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Vaginal Intraepithelial Neoplasia

Clinical Presentation, Management, and Outcomes in Relation to HIV Infection Status

Bradbury, Melissa, MD1; Xercavins, Natalia, MD1; García-Jiménez, Ángel, MD, PhD2; Pérez-Benavente, Asunción, MD, PhD1; Franco-Camps, Silvia, MD1; Cabrera, Silvia, MD, PhD1; Sánchez-Iglesias, José Luis, MD, PhD1; De La Torre, Javier, MD, PhD1; Díaz-Feijoo, Berta, MD, PhD1; Gil-Moreno, Antonio, MD, PhD1; Centeno-Mediavilla, Cristina, MD, PhD1

Journal of Lower Genital Tract Disease: January 2019 - Volume 23 - Issue 1 - p 7–12
doi: 10.1097/LGT.0000000000000431
Original Research Articles: Cervix and HPV

Objectives The data available on vaginal intraepithelial neoplasia (VAIN) and infection by HIV are scarce. We therefore aimed to review the clinical presentation, management, and survival outcomes of VAIN in this group of women.

Materials and Methods This is an observational cohort study of women diagnosed with VAIN for a 23-year period. Clinical characteristics and outcomes were analyzed according to women's HIV infection status. Disease-free and progression-free survival were compared between groups.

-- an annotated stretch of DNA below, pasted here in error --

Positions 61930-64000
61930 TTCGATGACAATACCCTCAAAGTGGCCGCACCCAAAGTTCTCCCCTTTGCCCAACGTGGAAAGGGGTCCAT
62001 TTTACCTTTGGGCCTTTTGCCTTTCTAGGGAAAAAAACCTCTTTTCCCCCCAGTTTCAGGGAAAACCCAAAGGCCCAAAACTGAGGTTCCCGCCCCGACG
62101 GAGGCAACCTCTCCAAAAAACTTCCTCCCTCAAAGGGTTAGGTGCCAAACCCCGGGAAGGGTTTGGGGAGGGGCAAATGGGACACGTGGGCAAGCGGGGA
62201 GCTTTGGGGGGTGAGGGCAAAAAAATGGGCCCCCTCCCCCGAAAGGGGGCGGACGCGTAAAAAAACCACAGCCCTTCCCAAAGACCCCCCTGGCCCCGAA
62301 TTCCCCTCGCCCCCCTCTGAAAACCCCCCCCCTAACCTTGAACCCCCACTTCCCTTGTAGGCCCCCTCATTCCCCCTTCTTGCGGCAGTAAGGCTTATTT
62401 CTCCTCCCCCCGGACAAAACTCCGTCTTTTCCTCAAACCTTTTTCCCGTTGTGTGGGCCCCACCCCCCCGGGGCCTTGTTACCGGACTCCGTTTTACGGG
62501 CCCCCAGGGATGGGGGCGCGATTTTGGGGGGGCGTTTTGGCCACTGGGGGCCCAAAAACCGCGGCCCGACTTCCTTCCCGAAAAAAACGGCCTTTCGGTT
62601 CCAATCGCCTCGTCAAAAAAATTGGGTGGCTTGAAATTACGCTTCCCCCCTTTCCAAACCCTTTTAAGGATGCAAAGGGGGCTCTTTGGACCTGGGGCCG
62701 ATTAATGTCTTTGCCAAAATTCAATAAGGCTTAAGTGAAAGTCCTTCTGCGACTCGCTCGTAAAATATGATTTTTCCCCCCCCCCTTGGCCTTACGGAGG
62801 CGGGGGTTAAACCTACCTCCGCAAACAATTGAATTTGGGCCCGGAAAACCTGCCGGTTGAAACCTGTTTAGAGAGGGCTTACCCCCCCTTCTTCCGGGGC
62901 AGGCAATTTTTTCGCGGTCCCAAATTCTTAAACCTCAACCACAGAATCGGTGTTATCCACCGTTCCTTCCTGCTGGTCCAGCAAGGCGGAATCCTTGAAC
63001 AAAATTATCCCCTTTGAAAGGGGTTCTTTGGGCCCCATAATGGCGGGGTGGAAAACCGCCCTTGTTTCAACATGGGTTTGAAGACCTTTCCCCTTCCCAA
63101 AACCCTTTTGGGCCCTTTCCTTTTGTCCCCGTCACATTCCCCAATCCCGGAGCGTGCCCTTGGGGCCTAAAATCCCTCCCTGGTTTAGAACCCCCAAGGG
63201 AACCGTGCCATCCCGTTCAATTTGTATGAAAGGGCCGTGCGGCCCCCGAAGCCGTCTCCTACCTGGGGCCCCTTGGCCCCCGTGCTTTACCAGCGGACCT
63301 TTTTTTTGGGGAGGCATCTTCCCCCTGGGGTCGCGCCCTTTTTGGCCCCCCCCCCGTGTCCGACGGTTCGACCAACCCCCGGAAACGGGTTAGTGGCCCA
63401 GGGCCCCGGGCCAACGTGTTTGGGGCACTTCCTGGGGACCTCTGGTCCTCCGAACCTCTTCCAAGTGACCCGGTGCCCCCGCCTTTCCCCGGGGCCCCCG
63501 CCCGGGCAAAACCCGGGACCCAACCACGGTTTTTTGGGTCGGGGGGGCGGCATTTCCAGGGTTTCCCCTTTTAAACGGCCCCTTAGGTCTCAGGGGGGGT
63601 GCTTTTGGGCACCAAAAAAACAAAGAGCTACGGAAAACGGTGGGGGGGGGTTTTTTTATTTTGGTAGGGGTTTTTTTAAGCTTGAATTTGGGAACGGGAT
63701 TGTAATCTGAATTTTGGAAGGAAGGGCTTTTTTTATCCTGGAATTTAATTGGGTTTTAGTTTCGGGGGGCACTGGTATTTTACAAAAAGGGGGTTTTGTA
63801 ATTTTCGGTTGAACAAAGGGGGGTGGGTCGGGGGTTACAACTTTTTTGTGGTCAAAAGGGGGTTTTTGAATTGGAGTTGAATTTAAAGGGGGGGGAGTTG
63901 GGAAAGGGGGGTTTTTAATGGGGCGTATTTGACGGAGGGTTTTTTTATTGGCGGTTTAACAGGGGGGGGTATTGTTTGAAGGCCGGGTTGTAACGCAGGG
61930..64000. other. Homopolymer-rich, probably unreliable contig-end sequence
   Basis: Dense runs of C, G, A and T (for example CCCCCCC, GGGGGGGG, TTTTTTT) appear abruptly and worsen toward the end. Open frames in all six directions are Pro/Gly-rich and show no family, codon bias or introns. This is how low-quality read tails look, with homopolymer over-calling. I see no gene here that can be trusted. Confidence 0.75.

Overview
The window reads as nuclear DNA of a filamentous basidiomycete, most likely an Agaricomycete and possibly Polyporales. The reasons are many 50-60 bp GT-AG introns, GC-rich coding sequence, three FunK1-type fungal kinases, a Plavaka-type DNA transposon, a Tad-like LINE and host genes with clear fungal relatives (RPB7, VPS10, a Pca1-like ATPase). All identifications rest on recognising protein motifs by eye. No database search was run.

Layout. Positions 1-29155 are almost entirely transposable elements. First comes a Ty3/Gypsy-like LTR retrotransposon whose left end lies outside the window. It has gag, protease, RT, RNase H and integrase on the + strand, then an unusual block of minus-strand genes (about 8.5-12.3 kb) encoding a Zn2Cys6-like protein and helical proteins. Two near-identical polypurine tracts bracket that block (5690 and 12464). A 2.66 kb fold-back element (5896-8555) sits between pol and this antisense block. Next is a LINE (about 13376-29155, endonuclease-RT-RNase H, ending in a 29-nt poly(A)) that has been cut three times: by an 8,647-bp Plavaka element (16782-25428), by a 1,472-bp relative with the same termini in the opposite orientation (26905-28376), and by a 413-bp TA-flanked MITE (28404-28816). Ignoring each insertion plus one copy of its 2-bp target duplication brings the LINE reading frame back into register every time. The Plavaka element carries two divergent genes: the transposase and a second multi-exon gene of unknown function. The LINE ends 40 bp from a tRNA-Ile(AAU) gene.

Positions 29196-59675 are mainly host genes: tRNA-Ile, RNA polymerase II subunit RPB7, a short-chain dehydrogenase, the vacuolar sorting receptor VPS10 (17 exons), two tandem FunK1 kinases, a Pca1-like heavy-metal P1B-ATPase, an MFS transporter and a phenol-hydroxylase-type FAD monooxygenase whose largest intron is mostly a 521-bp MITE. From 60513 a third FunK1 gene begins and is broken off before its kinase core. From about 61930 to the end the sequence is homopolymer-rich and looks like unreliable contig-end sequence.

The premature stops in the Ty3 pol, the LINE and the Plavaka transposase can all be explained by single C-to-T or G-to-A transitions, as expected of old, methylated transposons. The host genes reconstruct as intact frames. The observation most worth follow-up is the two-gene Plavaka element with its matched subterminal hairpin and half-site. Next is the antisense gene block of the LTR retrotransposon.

Results Twenty-two of 87 women were HIV positive (25.3%) compared with the HIV-negative group, HIV-positive women were younger (median age = 39 vs 57 years, p < .001) and more frequently smokers (p < .001). They also presented with multifocal and multicentric disease more often (p = .004 and p = .033, respectively) in relation to infection by human papillomavirus. All HIV-positive women were receiving antiretroviral treatment. The median time from the diagnosis of HIV to the development of VAIN was 14 years (range = 1–22 years). There were no significant differences in survival outcomes between groups.

Conclusions HIV-positive women are at an increased risk of developing VAIN and frequently present at a younger age with multifocal and multicentric disease. Vaginal intraepithelial neoplasia lesions can develop many years after the initial diagnosis of HIV infection reason why prolonged surveillance is essential to enable prompt diagnosis and treatment.

1Department of Gynecologic Oncology, Hospital Vall d'Hebron, Universitat Autónoma de Barcelona, Barcelona, Spain, and

2Department of Pathology, Hospital Vall d'Hebron, Universitat Autónoma de Barcelona, Barcelona, Spain

Correspondence to: Melissa Bradbury, MD, Department of Gynecologic Oncology, Hospital Vall d'Hebron, Universitat Autónoma de Barcelona, Passeig de la Vall d'Hebron, 119-129, 08035 Barcelona, Spain. E-mail:

The authors have declared they have no conflicts of interest.

A.G.M. and C.C.M. contributed equally to the work.

The local research and ethics committee approved the study and deemed it part of clinical service provision using the secondary use of fully anonymized data previously collected during normal clinical care.

Copyright © 2019 by the American Society for Colposcopy and Cervical Pathology